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Robert Kinghorn: Little by little, broken lives can be healed

  • June 6, 2021

Have you ever had an experience in your life and you are not sure if you dreamt it or lived it? Mine goes back at least 50 years and it is as vivid today as if it happened yesterday.

I was at home in Scotland, and I was standing outside a shop looking in the window. Two women were gossiping and I overheard one say to the other, “Did you see Johnny Smith last night? Drunk as usual, staggering home. I don’t know why Jean puts up with a man like that.” With that, Jean came out of the shop having heard the conversation and she stared at the women and said, “Don’t you dare say that about my husband. You don’t love him like I do.”

Some healings take years and much love to find fulfilment, and going through them we long for someone who will walk with us and love us unconditionally until we can stand renewed.

Two recent events brought this incident to mind. The first was the 16th anniversary of the death of Gord Weiss, one of the great deacons of the Toronto archdiocese. Gord was chaplain in several hospitals and prisons, and for 18 years he and I had taught pastoral ministry to prepare people for the ministry of listening and accompaniment.

I learned so much from him as I watched and listened to his gentle way of calling people back into community and friendship, which in many ways was the essence of the healing ministry of Jesus. Gord would always go to where the pain was greatest to reconnect people who through illness or brokenness had been disconnected from who they really are and from the community.

He once introduced me to a man he knew in a maximum-security prison. The man had been there for 25 years and admitted that he deserved to be there, and for all he knew he would die there away from his wife and children. What was remarkable about him was how peaceful he appeared.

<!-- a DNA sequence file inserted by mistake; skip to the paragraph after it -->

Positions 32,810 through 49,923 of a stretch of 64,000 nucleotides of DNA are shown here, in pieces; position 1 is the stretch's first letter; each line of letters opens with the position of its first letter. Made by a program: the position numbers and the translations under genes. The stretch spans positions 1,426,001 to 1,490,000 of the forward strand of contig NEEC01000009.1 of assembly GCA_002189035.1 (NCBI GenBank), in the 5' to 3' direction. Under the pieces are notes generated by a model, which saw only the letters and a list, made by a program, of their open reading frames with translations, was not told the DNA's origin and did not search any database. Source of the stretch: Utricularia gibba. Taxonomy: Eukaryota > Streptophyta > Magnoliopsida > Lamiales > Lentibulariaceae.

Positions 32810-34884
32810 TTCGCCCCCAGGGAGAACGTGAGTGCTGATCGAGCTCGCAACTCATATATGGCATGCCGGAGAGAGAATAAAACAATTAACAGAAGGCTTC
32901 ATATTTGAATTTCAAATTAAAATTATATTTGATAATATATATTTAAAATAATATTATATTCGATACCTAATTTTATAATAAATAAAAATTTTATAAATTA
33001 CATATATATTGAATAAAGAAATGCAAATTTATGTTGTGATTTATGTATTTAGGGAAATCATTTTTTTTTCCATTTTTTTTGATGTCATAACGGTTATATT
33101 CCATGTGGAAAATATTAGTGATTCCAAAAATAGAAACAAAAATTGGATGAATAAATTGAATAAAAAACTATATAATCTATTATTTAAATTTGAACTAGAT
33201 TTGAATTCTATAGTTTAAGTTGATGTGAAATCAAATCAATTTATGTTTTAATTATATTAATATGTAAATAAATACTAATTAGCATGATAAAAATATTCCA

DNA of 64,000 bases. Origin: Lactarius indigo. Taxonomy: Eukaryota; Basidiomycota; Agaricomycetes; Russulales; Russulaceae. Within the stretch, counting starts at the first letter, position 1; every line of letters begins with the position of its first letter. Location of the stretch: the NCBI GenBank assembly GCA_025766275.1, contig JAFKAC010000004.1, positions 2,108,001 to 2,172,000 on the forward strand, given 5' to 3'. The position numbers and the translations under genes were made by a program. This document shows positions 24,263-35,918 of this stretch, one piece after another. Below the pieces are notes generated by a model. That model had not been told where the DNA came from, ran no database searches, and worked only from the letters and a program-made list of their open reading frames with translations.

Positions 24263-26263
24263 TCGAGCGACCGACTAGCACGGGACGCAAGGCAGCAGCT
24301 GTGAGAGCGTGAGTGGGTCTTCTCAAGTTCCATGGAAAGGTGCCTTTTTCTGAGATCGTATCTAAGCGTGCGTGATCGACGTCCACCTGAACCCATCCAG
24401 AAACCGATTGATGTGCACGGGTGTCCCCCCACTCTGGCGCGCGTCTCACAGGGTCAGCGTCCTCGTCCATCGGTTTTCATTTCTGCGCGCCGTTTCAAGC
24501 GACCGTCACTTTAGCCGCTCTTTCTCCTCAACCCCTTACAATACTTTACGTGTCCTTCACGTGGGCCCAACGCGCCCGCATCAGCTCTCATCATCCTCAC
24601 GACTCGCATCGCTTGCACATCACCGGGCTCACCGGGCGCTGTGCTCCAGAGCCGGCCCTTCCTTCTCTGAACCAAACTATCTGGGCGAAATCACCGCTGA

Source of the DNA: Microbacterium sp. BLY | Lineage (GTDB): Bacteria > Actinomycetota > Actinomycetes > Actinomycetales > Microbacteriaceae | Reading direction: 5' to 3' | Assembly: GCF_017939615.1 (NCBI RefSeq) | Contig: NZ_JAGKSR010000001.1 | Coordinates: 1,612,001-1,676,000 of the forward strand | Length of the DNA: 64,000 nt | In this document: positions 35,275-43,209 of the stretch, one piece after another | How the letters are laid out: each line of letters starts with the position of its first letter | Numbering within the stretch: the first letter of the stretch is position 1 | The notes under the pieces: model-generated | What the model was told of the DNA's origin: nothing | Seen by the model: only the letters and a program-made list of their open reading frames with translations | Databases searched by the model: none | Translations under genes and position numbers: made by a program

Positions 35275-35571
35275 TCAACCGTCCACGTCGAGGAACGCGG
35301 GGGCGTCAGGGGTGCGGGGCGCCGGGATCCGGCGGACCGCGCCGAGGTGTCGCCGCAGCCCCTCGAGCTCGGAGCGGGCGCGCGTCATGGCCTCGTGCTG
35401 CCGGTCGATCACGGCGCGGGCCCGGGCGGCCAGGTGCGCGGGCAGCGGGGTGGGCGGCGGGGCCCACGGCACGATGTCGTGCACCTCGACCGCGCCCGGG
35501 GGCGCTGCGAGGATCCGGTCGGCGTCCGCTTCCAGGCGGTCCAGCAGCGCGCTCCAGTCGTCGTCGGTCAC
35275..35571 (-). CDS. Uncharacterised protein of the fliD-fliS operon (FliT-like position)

He said that in prison he “gave his life to Jesus” and he saw the other men in the prison as members of his church. He had one message for them; that even though they are living much of their lives in an 8x10 cell, they can be free. What imprisoned them is not just the walls and the bars, but also the fact that they have never met anyone who loves them enough to forgive them and walk with them. Gord was such a man; one who stood on the horizon and reminded me of who I am called to be.

The other event that renewed this ancient memory was meeting a couple of people I had not seen for a while on the street. Ann has been a regular on the street for as long as I have been there. At our last couple of meetings she had said that she was getting too old for this lifestyle and wanted to give it up. Her bruised face at that time attested to the fact that it was more than age that was catching up with her, but also the harshness of the life.

I had not seen her for about two years, but as I was walking along last week, I heard her familiar voice calling in the distance, “Hello there, are you doing OK?” I turned in time to see her wave and hurry off into the distance to discuss a deal with the driver of a car that had stopped. Sadly, I realized that her journey still needed some time of healing before she would give up the dangerous drug and prostitution lifestyle.

The next day, I went to visit Paula. I had known her for as long as I knew Ann, but she had been off the street for about 10 years, although not without some relapses. A year ago, she became pregnant and last week I gathered clothes from my daughter whose year-old twins have now outgrown them and took them up to Ann’s apartment. It was a joy to see her so happy and how carefully she tended her three-month-old daughter. She talked positively of the care workers who have supported her in her new-found motherhood, and said when I left, “I have never felt so much joy in all my life.”

One of Gord’s favourite hymns had the verse, “Little by little He’s changing me, in every way He is changing me, when I have yielded, He’ll set me free, Jesus is changing me.” In our own lives, and in the lives of all who are broken, it always seems to be “little by little.”

(Kinghorn is a deacon in the Archdiocese of Toronto.)

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